The Indian Premier League (IPL) may be headed for South Africa, following the governing council tiring of no definite response from the government on whether the tournament can be held from next month or not.
<b1>Some IPL officials also feel there is no point in antagonising the government beyond a point. “No one wants to keep taking on the establishment. This matter is increasingly becoming a poll issue, and we want to stay away from politics,” a top Board of Control for Cricket in India (BCCI) official said. Another said that if the IPL did move, it would be a one-off affair and it would remain “Indian in character”.
Following a teleconference among key IPL officials on Saturday, an emergency meeting of the BCCI working committee was called on Sunday in Mumbai. One of the proposals, among several alternatives that could be considered, is expected to be the move to South Africa.
Franchise owners were sounded out about this on Saturday and are likely to meet with IPL-BCCI officials after the Sunday meeting. “It’s not the best solution, but it’s better than not holding the event,” a franchise official told Hindustan Times.
"In terms of logistics, it will not hit either the IPL or the teams too much. IMG — the company that manages the IPL — has an office in Johannesburg. Flying players and officials to South Africa will be the biggest expenditure,” a team owner said. But the IPL is expected to subsidise all parties and work out a revenue-sharing deal.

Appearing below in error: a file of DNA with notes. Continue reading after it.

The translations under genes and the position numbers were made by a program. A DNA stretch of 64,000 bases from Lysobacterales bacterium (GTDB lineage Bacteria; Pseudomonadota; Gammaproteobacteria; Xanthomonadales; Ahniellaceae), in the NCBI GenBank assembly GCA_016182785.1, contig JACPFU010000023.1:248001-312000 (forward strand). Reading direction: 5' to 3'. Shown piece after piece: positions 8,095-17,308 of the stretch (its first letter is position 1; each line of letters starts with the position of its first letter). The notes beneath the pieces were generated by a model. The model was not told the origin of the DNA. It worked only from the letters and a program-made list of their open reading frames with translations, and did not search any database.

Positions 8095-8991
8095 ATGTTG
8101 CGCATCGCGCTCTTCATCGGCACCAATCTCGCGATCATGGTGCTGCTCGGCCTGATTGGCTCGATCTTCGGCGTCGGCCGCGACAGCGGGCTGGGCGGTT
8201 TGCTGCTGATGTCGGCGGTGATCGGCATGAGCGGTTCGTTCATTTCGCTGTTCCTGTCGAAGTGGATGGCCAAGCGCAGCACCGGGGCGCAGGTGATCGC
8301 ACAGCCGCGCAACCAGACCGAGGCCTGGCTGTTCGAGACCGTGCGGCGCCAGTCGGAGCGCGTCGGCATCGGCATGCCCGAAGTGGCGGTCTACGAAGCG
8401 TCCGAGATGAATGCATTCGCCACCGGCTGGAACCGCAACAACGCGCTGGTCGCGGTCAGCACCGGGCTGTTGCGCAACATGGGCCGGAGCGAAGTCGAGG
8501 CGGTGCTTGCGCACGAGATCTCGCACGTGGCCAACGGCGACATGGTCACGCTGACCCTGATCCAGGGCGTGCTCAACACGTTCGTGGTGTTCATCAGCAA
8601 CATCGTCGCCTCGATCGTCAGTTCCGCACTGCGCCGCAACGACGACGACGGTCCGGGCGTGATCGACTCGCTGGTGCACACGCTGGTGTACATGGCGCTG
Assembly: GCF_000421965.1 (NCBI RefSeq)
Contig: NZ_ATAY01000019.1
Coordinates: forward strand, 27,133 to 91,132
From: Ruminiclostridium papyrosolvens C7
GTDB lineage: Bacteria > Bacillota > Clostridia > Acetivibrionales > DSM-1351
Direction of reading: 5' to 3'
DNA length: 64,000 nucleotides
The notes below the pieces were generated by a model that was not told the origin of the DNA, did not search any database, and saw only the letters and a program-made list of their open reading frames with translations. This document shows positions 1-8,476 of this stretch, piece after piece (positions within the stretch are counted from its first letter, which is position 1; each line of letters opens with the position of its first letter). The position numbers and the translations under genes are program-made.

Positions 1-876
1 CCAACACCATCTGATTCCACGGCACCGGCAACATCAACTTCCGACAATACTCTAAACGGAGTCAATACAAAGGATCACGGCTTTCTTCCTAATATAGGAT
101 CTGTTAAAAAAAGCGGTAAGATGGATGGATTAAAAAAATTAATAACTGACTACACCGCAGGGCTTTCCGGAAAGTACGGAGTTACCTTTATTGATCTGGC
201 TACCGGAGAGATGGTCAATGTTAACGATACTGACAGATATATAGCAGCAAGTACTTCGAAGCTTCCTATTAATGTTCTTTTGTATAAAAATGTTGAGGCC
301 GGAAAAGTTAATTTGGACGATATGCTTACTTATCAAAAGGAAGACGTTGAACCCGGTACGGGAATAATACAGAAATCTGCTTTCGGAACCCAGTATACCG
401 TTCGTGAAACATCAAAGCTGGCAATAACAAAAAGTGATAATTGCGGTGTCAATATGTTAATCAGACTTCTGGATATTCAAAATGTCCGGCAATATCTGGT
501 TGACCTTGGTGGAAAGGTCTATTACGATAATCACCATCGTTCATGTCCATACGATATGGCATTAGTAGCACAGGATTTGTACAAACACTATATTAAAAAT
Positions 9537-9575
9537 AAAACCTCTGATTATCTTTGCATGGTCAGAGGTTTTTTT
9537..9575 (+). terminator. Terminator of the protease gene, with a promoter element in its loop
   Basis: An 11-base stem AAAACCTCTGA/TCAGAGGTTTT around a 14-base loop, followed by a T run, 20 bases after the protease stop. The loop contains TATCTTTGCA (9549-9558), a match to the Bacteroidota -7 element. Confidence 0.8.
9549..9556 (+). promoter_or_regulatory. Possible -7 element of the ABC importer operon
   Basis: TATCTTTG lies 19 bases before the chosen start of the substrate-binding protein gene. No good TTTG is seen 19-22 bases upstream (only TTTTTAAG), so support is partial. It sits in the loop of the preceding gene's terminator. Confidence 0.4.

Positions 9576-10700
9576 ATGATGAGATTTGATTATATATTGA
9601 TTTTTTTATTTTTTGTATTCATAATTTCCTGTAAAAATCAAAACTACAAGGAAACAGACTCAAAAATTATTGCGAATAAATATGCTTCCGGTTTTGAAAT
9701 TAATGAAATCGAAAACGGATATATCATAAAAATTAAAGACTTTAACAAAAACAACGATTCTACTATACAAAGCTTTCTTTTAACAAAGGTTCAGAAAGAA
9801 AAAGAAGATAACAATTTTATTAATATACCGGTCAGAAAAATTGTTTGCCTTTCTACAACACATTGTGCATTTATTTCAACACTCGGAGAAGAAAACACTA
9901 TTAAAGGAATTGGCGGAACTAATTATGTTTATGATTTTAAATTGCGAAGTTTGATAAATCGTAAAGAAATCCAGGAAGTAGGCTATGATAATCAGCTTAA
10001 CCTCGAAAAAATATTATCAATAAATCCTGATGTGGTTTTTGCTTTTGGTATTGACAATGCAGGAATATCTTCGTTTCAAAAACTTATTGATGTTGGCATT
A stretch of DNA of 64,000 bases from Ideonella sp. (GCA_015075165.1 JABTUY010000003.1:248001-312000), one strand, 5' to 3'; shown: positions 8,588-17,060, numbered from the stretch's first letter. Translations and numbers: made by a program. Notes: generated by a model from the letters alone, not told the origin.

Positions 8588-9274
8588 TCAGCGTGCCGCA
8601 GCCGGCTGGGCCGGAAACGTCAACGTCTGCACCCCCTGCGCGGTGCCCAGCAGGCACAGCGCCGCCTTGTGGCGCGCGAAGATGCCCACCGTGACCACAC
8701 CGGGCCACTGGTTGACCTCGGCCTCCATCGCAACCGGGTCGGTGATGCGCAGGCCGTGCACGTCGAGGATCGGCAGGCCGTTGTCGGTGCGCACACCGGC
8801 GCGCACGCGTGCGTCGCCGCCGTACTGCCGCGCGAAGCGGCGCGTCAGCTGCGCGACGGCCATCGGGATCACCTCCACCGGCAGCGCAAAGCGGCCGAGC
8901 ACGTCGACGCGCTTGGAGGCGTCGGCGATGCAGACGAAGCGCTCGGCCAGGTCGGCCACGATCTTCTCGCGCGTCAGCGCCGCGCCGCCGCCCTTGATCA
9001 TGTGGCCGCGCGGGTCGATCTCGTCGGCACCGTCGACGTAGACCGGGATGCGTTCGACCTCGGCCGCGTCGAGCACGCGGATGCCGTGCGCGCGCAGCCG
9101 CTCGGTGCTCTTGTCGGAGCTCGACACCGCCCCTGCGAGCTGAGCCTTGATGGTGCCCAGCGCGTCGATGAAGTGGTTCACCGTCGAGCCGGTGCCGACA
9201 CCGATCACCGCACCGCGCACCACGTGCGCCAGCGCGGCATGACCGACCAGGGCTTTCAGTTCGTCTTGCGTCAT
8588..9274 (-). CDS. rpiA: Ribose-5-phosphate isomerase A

Though both IPL and Cricket South Africa (CSA) officially denied the move, sources said IPL chief Lalit Modi had had informal talks with CSA chief Gerald Majola. Reports from South Africa said cricketers’ association chief Tony Irish confirmed the talks.
A South African official told HT that a meeting between IPL officials — reportedly already en route to South Africa — and CSA was expected in Johannesburg on Sunday.
Reports indicated that CSA would not be averse to hosting the event, not just because of the revenue but also because it would show that South Africa was capable of hosting an international event.
Next year’s football World Cup, due to be held in South Africa, has been plagued by doubts over whether the crime-ravaged country is safe. A successful IPL could silence critics.
The three-and-a-half hour time difference between South Africa and India could work to the IPL’s advantage. They might start games early evening South Africa time to coincide with prime time in India.
It is believed that 12 venues in South Africa could be made available, with the northern part of the country preferred because of better weather conditions.
If the tournament does move, it is expected to start around the third week of April, after the end of the South Africa-Australia one-day series.